Phil Dirt - Reverb Central - PO Box 1609, Felton, CA 95018-1609 USA The Challengers - The Man From U.N.C.L.E.
|Richard Delvy was there, almost at the beginning. "Mr. Moto" shows this off. But as the sixties gave way first to the British Invasion, and then to Psychedelic, the Challengers found themselves out of step with the times. By the time they signed with GNP Crescendo, they were without focus, and seemingly fast becoming an MOR act, destined for the scrap heap of grocery store music networks. This CD compiles 25 tracks from this dismal period, only a few of which merit even a brief listen.|
Picks: More, Cast Your Fate To The Wind, A Taste Of Honey, Walk, Don't Run, Only The Young, Work Song, Born Free, Telstar, Stranger On The Shore, Memphis, Lonely Bull, Penetration, Theme From A Summer Place, The 'In' Crowd, Rebel Rouser, Somewhere My Love, Mr. Moto, Alley Cat, Tequila, The Man From U.N.C.L.E., Pipeline, Strangers In The Night, Out Of Limits, Raunchy, Wipe Out
Track by Track Review
The theme from Mondo Cane, played with less flair than the hit Kai Winding version, and a great deal of sterility. A classic example of studio fare.
Cast Your Fate To The Wind
Sheesh! This coulda been so well surfed up. It's such a rock natural. It's inclusion in the James Gang's "The Bomber" shows just how well it suits the rock format, and with a little reverb... but then, this isn't a surf record, and these ain't the saviors of the surf world. This is just about as emotionless as elevator music gets. Like a bad film score, it requires a visual distraction to work. Vince Guaraldi and others have made this tune shine. Boring
A nonintrusive, sixties soundtrackish version of this hit song. Nothing special.
Unusual arrangement, but nothing that holds up to multiple listenings.
Only The Young
Eddie & the Showmen used to do this... They at least used a little edge, a little honesty. This might as well have been Bert Kempfert. Plodding and worthy of the Longs Drugsª in store network.
Oscar Brown Jr. and Cannonball Adderley wrote this fine tune. Jim Waller & the Deltas and the Ray Beats, as well as several other surf bands made it shine. The Tijuana Brass brought it to the border. The Challengers laid it to rest.
I'm so distressed. Even the pompous piano parts are here, like a high school ceremonial piece. It mindlessly replicates the notes, but not the soul. The last nail in the coffin is the bad chorus, and the vocal lines. Never NEVER let an instrumental band sing.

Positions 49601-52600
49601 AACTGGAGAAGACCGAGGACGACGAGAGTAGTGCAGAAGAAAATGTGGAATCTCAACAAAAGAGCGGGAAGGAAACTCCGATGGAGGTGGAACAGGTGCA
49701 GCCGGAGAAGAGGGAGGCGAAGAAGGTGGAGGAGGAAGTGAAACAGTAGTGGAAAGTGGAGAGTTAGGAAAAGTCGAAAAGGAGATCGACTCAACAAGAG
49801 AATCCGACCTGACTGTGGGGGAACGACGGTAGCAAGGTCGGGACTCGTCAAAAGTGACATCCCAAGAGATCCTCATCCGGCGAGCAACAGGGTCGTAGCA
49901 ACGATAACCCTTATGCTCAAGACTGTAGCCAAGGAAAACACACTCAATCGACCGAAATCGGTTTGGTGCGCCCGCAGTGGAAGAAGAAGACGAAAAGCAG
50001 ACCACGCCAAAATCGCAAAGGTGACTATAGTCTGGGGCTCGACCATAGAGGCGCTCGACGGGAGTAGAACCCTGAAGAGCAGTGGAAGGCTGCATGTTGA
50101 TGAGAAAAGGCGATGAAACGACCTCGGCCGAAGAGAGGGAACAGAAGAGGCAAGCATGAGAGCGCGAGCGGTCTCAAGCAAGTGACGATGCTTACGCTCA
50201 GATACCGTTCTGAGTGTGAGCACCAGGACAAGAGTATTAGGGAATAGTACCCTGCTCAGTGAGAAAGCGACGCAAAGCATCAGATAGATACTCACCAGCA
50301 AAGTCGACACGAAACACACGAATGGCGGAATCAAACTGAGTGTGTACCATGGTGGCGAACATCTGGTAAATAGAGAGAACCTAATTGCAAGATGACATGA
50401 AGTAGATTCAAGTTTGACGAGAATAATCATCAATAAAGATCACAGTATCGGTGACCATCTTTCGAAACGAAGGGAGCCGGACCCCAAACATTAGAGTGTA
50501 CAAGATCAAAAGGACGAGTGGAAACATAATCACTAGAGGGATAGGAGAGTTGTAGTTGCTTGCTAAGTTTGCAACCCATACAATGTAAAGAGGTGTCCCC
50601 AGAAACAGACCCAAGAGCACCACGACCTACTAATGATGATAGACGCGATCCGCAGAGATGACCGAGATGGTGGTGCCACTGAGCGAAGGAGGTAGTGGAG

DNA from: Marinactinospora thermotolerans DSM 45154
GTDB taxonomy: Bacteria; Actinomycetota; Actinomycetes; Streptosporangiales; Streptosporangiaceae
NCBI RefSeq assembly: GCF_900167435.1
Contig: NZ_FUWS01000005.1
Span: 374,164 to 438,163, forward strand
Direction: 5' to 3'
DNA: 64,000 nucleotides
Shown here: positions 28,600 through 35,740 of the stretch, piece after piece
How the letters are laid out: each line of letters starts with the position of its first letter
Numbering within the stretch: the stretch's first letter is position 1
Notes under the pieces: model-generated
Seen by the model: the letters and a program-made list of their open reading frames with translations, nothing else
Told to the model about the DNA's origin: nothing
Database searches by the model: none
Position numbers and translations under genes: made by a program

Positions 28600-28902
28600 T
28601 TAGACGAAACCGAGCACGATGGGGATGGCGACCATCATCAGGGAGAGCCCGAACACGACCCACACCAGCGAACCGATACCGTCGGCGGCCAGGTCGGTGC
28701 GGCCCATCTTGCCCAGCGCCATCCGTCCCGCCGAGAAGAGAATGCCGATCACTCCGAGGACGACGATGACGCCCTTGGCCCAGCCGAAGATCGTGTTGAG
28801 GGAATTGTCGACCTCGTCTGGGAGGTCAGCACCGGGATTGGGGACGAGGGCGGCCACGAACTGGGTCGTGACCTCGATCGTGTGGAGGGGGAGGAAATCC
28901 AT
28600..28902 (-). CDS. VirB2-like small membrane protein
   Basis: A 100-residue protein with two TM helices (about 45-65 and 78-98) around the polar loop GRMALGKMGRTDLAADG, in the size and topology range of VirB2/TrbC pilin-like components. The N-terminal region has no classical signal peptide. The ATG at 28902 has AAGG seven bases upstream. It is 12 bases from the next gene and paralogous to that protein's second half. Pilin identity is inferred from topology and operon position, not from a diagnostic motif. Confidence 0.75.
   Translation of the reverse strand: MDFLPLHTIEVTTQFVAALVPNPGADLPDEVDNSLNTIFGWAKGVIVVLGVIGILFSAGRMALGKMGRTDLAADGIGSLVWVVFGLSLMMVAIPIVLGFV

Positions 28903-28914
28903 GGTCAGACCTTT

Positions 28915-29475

The song's author Joe Meek would roll over in their grave. Where's the flair and guts of the London Tornados? It's merely non-offensive MOR, looking for a shopping cart.
Stranger On The Shore
It's always stranger on the shore when the GNP period Challengers take to the studio. This is right in there with Percy Faith and Lawrence Welk. Just slow dance backdrop nonsense.
Uh, yeah. I'm sure this is unnecessary.
Sluggish and uninspired, this version is pleasant, but has none of the character of the original Herb Alpert or the Dream Syndicate cover.
A gentle elevator backtrack plinks under a guttural lead guitar. It's interestingly different, but not particularly inspiring.
Theme From A Summer Place
Without the "parents music" charm of the of Percy Faith, and with a clear lack of feeling, this is just a pedestrian MOR cover. Pass it by and go see Los Straitjackets as they make it shine.
The 'In' Crowd
Dobie Gray's R&B hit, stripped of it's suave funk, played like a Hollywood movie club soundtrack excerpt, and left for dead by the side of the road. Spunky, but they must have been looking forward to lunch more than playing this. It shows the Hollywood late sixties psychedelic soundtrack tendency to completely miss the point.
Cool, though sounding rather Memphis studio in the arrangement.
Somewhere My Love
By now, the band must have all had day jobs, houses in the suburbs, an average 2.3 kids, and socialite wives. This is just plain sad, especially the baritone sax. Yuk!
This is very similar to the Belairs master, but in stereo, and a little less intense. Glenn Grey's string bending is unusual. Jim Roberts' piano is mostly lost in the mix. Pure South Bay surf roots. This song is thee transition piece.
MOR Jazz (Instrumental)
Bent Fabric aka Steve Allen had a hit with this. Richard Delvy added really lame forced laughing and carrying on under the track that gives it a surreal atmosphere. If not for this absurdity, the track would just be like Kenny Burrell's worst soft jazz podunk.
Exotica Mexica (Instrumental)
OK, so it's over done, over imitated, and overplayed. Still, it's a great song. So, why do it so boringly?
As you might expect, a cutesy, but so what cover.
Hal Blaine's drums, and either a totally different mix or different take of the Triumph records session. This mix is fuller, sports more clarity, and has a different charm. very cool.
Strangers In The Night
Frank Sinatra hit with Bert Kempfert's pop opus about forbidden one night stands, like the old folks pretended didn't happen in their day. maybe it's about a dope deal, or an espionage meeting. But I digress., This is SAD with a capital "S."
A studio outtake, with an unusual arrangement, nice use of the piano, and plinky second guitar. None of the intensity of the Mar-Ketts' original, but it is fun to listen to.
Pedestrian cover of Bill Justis' classic.
Gad zooks, have there not been enough failed covers of this song? Tepid, sluggish, and uninspired.